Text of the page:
Matilda Aslizadeh, Hero of Our Time, 2008, video still
Hero of Our Time
May 3–June 28, 2008
Saturday, May 3, 2–5pm
Pari Nadimi Gallery is pleased to announce a solo exhibition of work by Vancouver-based artist Matilda Aslizadeh.
The centerpiece of Aslizadeh’s new body of work is Hero of Our Time (2008), an aesthetically rich narrative video that follows the rise and fall of Hero, a 12-year-old soldier in an unnamed “other” country. Using a combination of staged sequences that highlight artifice, classical filmmaking techniques that emphasize verisimilitude and found/documentary footage from YouTube, the video engages (and sometimes echoes) our cultural database of representations – artistic and otherwise – of the pain of others.*
Also on view will be Imagined stills (2008), a series of photographs that takes video stills from Hero of our Time as a starting point and transforms them using digital manipulation and graphic design techniques. Exuberantly reminiscent of abstracts, propaganda posters, and graphic novels, these small works take an ambivalent stance regarding the designed nature of all products and information.
Village (2008) is another series of photographs included in the exhibition and consists of large, long exposure prints of a miniature village. The use of long exposure photography and the exaggeration of scale – both techniques that are considered adverse to naturalism – ironically lends an air of realism to an obviously artificial architectural landscape.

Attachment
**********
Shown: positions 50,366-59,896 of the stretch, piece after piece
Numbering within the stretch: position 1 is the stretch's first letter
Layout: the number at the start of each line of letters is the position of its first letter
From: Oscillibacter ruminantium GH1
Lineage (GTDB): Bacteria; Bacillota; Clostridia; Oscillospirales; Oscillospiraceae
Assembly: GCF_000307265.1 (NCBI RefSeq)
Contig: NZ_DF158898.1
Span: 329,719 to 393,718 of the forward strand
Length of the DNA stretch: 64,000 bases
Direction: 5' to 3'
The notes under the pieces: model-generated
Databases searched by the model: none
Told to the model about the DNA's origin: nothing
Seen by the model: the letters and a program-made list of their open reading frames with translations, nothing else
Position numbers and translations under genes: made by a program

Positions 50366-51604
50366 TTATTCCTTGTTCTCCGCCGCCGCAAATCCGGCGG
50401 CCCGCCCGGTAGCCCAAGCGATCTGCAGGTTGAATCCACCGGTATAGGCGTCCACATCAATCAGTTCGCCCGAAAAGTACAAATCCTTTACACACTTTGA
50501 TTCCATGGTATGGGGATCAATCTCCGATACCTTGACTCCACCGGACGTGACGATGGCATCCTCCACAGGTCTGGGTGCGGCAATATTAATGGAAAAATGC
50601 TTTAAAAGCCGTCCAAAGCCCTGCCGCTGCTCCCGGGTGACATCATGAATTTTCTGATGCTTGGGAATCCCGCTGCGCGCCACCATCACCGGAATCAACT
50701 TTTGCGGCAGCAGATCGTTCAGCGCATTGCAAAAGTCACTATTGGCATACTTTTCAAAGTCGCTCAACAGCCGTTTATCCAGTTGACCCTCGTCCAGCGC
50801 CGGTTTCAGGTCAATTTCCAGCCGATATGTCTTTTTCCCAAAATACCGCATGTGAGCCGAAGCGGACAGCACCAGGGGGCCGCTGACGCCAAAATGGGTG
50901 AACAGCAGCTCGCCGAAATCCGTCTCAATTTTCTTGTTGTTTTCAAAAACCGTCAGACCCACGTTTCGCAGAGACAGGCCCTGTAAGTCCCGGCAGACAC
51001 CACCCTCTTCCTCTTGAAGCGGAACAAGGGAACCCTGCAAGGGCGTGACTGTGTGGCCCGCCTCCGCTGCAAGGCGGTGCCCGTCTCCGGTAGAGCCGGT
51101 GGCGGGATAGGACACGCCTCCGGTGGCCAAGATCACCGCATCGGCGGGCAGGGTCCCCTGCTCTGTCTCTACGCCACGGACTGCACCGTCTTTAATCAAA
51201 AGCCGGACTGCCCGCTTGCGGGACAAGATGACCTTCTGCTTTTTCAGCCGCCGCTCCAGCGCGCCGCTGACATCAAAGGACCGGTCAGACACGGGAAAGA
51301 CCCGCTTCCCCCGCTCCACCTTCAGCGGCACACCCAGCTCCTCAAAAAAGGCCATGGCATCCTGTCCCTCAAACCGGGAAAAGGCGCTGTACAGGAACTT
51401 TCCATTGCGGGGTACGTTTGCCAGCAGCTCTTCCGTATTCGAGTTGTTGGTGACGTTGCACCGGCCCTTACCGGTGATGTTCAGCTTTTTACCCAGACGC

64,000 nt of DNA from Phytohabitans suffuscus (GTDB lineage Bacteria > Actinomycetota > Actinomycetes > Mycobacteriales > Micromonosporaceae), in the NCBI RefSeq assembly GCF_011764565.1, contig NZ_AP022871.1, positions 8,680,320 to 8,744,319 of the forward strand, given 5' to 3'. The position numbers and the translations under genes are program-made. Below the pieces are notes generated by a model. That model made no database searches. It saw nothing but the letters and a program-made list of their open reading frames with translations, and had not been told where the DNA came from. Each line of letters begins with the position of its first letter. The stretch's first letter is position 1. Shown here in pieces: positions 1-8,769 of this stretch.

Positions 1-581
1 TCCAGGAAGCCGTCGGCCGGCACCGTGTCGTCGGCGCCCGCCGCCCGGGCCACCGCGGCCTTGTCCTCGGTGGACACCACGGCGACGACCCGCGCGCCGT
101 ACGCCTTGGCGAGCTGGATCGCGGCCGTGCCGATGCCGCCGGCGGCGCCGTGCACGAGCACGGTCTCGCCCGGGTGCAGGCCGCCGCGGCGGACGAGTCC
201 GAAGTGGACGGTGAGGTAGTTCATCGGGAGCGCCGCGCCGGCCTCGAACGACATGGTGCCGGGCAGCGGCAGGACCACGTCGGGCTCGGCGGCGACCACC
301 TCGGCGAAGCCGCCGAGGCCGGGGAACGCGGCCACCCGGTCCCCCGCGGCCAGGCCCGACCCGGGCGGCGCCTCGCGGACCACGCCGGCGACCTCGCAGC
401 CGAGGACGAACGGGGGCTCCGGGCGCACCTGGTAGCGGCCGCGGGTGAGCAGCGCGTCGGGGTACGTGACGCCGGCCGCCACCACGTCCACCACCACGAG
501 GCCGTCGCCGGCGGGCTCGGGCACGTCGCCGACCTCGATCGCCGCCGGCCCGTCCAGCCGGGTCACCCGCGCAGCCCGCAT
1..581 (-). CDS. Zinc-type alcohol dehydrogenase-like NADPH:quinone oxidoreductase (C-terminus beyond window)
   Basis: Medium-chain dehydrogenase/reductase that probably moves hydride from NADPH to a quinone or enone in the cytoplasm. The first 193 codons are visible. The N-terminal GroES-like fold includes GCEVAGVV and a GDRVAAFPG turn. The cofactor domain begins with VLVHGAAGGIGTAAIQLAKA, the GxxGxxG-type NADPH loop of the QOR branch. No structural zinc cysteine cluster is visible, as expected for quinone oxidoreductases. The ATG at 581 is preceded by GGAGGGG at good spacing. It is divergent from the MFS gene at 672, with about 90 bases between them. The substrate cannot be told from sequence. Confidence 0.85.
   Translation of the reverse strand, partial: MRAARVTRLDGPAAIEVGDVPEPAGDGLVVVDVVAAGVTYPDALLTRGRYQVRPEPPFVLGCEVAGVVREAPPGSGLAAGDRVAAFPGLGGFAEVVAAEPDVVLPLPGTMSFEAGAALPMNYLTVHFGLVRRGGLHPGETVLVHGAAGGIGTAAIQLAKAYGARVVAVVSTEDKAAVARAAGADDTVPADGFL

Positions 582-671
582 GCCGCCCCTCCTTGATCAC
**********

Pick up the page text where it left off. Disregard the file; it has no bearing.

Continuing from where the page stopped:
The final piece on display is Scourge of the Beast with Two Backs (2008): a monumental banner that appears at first glance to recall a foreign script, but upon closer inspection reveals a proliferation of guns in varied compositions that recall the act of copulation.
Aslizadeh exhibits her work internationally. Her previous video piece, Office, was the subject of solo exhibitions in Vancouver (Or Gallery, 2005) and Montreal (SKOL, 2005) and was screened at Golden Horse Film Festival in Taipei (2005), Viper Festival of New Media in Basel (2006) and LA Freewaves in Los Angeles (2006).
*The phrase “the pain of others” is borrowed from the title of a book by Susan Sontag: Regarding the Pain of Others (2003)